Keeping up with Bayview Buckets

I first blogged about Bayview Buckets in December of last year. Back then it was just an idea: persuade merchants along the four-block commercial strip in my neighbourhood to take ownership of the street trees growing out front. We would encourage them to “adopt” the tree by agreeing to water it from May to September.

 

It's taken quite a while, but as of yesterday morning - which marked the official launch - things have really come together. The project couldn't have got off the ground without the assistance of LEAF, particularly Amanda Gomm and Jessica Piskorowski who have spent much time on the initiative and have given me invaluable advice. 

 

I could use a drink

 

Other LEAF volunteers have contributed their time and talent. Hamsha Pathmanathan took a detailed inventory of the trees and Paula Jacob designed an attractive eye-catching window-sign and logo that participating businesses display in their windows indicating they are 'adoptive' tree parents.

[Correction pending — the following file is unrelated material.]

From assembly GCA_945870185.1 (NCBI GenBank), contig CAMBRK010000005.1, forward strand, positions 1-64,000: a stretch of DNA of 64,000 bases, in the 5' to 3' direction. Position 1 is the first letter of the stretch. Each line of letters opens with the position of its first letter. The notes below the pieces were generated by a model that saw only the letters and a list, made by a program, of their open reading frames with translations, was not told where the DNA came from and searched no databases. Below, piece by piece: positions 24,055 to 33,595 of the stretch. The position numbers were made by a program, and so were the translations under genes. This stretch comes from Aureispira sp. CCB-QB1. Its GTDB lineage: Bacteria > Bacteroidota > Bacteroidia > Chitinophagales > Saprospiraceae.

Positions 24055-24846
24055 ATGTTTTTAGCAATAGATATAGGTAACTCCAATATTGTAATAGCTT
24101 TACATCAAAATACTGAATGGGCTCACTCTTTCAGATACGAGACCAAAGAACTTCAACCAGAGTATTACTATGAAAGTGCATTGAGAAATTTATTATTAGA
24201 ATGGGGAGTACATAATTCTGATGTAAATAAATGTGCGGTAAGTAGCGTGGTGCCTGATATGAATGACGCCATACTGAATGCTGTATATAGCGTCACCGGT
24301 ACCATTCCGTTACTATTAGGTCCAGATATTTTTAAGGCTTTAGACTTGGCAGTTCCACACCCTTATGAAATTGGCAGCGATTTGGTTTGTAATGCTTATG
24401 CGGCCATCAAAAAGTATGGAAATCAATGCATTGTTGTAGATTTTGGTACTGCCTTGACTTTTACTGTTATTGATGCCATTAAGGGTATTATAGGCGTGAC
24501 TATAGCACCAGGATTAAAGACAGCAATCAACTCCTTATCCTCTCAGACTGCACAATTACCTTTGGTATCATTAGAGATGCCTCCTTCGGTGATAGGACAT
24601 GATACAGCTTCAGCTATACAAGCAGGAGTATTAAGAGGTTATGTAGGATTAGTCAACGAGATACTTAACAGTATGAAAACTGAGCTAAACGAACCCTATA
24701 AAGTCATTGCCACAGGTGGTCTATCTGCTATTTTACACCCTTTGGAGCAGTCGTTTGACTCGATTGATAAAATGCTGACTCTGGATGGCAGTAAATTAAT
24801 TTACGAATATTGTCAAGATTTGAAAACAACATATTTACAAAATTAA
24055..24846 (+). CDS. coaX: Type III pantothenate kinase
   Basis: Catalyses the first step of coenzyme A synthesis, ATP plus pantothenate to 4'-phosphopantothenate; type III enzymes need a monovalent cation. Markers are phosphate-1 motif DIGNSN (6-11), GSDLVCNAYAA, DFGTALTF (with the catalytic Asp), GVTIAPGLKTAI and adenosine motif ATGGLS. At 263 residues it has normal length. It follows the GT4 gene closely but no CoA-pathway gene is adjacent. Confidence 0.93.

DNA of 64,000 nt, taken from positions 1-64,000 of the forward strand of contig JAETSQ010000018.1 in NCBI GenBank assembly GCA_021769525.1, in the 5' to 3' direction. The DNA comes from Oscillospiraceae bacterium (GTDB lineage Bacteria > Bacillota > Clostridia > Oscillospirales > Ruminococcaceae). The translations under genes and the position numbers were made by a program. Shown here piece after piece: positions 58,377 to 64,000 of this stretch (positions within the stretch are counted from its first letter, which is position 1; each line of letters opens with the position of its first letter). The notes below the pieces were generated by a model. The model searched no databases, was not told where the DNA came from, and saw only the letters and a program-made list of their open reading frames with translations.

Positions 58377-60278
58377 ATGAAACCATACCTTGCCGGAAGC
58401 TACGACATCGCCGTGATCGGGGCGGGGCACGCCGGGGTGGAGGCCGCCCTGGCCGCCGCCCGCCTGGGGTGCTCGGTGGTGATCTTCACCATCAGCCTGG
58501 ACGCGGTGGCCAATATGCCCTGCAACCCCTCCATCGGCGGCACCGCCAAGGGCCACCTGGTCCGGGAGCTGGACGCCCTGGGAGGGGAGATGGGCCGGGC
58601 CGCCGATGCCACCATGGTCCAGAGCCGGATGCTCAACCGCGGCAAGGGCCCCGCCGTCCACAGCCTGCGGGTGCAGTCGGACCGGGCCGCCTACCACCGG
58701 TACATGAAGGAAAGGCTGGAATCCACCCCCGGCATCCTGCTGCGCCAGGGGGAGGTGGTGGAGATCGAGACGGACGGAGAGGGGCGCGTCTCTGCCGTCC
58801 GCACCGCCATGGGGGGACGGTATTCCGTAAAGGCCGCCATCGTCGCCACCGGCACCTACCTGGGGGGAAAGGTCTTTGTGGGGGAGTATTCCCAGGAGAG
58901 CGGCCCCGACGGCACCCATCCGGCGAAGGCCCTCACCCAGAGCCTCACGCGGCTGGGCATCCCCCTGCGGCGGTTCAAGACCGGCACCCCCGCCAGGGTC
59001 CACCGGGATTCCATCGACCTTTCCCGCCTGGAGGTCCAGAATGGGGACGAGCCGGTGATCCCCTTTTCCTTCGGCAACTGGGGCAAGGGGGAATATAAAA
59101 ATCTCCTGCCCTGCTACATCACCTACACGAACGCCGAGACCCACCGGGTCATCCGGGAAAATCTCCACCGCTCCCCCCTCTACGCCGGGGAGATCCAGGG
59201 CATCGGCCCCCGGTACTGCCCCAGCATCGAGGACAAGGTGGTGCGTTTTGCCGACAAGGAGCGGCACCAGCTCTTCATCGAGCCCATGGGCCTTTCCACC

We have had the particular support of many businesses from early on.  The local valu-mart donated watering cans (AKA the Bayview buckets!) and several others have promoted our efforts amongst their neighbours. 

 

Councillor Matlow and the Bayview Buckets Crew

 

We had two meetings with Josh Matlow, councillor of Ward 22, who gave us his wholehearted support and attended the launch.  LEAF's Matthew Higginson and Sarah Michelle Rafols designed and printed educational signs and safely attached them to 18 trees along the strip (no street trees were harmed in the making of this project). These indicate which species can be found in the area and facts about the urban forest. This will hopefully lead others to get involved – and maybe even some of the students at the local school. My vision is that they monitor the health of the trees, help clean up the litter, and make sure the initiative continues into the future!

 

I have never felt that my home ended at the sidewalk. My house is part of a larger neighbourhood - part of a community. People like me know the advantages that a healthy tree canopy provides particularly within a big city like Toronto. These trees are increasingly important in light of global warming and a polluted atmosphere. 

 

Toronto's urban forest

 

If we succeed in this venture, maybe other areas of the city will be persuaded to do their own version of Bayview Buckets. Is your neighbourhood ready to adopt its street trees?

 

Find out more about the Adopt-A-Tree Project here.